The House’s impeachment of Trump was the equivalent of an indictment in a criminal case.— The New York Times (@nytimes) January 14, 2021
The Senate will next act as a jury to determine whether to convict and remove him. https://t.co/wmIB2bfH73 pic.twitter.com/YN5DB9O7BL
For the articles of impeachment to pass the Senate it would require a two-thirds majority to vote for it, meaning that at least 17 Republicans would have to cross the aisle. That may seem an unlikely prospect but this time around GOP Senators will not be whipped, meaning that they can vote freely. If the Senate votes in favour of impeachment Trump will be banned from holding public office.
Senate Majority Leader Mitch McConnell's decision to allow GOP Senators a free vote is further evidence of a split between the party and the President. In a statement released in the aftermath of the House vote McConnell said that he would wait to hear the arguments presented in trial before making his decision, but reports claim that he does believe Trump committed impeachable offences.
Impeachment could allow Republican Party to break from Trumpism
The shift in attitudes within the GOP between the first and second Trump impeachments has been pretty stark, and gives a hint of where party members stand on Trump at the moment. The violence in the Capitol last week was viewed as a step too far for many Congressional Republicans, with some rescinding their decision to vote against the confirmation of President-elect Biden.
Despite the enduring support of his base there is a sense that some are being put off by Trump’s outlandish behaviour and refusal to concede the election. Many have pointed to Trump’s influence as a reason for the Republicans losing both Georgia Senate seats recently, which in turn handed control of the Upper House to the Democrats.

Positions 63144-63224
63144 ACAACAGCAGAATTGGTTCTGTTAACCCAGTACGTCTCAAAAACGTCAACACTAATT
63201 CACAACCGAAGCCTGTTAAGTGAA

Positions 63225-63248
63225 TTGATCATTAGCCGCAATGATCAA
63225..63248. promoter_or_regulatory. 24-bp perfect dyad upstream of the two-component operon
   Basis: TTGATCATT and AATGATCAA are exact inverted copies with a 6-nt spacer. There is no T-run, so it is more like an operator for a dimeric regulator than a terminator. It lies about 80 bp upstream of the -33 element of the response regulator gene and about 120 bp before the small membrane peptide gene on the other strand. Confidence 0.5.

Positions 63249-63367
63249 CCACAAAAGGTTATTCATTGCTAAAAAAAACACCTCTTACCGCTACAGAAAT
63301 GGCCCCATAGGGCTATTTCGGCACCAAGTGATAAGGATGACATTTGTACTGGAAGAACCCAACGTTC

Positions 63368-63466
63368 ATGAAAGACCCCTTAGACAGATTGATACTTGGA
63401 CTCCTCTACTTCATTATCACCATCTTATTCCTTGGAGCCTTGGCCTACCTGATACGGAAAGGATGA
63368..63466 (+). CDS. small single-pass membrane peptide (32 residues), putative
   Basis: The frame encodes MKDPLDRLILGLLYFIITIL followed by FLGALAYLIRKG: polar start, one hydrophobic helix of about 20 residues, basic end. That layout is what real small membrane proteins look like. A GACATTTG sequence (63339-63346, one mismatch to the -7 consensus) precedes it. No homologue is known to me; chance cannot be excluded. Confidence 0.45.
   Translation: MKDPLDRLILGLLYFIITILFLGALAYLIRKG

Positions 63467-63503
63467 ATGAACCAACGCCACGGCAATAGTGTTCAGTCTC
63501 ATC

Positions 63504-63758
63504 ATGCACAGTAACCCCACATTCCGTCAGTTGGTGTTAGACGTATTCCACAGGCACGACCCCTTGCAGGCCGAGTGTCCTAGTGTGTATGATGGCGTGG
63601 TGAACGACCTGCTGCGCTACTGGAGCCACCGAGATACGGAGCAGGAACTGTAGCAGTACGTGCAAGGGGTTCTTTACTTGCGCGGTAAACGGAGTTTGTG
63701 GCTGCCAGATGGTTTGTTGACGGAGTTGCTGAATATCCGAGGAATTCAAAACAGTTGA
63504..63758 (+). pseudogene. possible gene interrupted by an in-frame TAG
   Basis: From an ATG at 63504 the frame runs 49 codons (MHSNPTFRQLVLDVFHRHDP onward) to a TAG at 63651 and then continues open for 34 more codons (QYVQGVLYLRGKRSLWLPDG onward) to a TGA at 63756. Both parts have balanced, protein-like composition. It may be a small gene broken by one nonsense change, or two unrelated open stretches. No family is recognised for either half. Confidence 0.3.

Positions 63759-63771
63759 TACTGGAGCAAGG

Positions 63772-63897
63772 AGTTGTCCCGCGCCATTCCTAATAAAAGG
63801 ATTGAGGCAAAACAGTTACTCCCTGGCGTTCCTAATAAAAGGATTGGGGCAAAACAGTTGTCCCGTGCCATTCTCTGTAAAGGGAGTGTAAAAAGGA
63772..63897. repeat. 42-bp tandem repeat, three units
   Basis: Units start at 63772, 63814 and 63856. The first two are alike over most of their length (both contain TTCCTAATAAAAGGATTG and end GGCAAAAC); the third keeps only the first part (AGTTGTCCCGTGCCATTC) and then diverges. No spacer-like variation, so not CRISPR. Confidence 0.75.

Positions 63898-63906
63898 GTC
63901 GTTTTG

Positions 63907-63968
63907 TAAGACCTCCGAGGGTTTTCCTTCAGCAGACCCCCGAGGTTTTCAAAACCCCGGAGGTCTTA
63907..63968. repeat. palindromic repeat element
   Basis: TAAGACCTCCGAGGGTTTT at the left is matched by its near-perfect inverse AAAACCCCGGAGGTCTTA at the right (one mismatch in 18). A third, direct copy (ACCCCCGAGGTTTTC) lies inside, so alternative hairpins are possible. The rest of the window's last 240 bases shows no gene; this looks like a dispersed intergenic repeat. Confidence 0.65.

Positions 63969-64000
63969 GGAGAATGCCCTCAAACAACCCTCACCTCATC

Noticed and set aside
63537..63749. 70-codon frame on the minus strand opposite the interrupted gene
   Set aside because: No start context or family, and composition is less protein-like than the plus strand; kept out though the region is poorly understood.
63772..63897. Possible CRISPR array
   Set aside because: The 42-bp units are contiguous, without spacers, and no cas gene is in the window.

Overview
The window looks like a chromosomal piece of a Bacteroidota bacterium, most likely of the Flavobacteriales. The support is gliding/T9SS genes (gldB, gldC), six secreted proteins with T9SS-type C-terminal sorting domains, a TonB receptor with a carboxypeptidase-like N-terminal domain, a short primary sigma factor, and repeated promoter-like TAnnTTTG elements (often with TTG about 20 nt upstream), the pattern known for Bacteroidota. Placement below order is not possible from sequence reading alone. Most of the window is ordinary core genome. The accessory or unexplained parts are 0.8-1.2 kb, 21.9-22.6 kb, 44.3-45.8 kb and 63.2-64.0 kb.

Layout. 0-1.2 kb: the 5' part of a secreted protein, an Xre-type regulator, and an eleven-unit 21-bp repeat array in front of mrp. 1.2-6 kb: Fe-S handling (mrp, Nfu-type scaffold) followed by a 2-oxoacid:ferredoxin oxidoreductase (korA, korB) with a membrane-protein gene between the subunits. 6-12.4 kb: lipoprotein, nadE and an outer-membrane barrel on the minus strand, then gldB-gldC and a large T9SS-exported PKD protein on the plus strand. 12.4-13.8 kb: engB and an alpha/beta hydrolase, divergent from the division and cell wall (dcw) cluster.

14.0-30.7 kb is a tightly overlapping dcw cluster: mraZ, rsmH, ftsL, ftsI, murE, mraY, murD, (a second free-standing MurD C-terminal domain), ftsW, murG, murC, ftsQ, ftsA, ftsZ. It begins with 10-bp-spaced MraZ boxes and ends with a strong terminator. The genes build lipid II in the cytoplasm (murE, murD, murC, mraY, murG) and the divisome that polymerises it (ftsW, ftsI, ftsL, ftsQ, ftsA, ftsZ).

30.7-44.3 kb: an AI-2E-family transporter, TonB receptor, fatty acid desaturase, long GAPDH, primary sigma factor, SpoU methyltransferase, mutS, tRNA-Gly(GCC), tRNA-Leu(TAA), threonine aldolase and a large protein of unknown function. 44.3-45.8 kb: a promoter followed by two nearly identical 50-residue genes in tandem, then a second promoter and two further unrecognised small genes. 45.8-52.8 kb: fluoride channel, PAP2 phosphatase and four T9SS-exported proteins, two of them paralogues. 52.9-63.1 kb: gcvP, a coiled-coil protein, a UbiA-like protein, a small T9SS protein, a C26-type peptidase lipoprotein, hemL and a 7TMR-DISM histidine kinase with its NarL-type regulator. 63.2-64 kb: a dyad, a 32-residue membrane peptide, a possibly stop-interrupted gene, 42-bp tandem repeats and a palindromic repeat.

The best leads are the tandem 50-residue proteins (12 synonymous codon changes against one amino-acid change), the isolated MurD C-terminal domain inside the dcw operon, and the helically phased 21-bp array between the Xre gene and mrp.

If Trump had merely conceded the election in November, and even maintained his other antics, he would’ve left office with a so-so approval rating, a stranglehold on the GOP, control of 2024, and all the post-presidency perks. Instead, this.— Rory Cooper (@rorycooper) January 13, 2021
According to a CNN report, McConnell has privately told close aides that he believes the party needs to move away from Trump after the damaging events of recent months. The source contends that McConnell’s deliberate silence has allowed Republicans to publically support impeachment, and that he is considering doing so himself.
On Tuesday several GOP sources told CNN that McConnell's position on impeachment will be crucial, suggesting that Trump will almost certainly be convicted in the impeachment trial if McConnell comes out in favour.
"If Mitch is a yes, he's done," said one Senate GOP source who asked to remain anonymous. If that were the case and Trump is convicted by the Senate, then he would not be able to hold office again, ruling out the possibility of a 2024 run for presidency.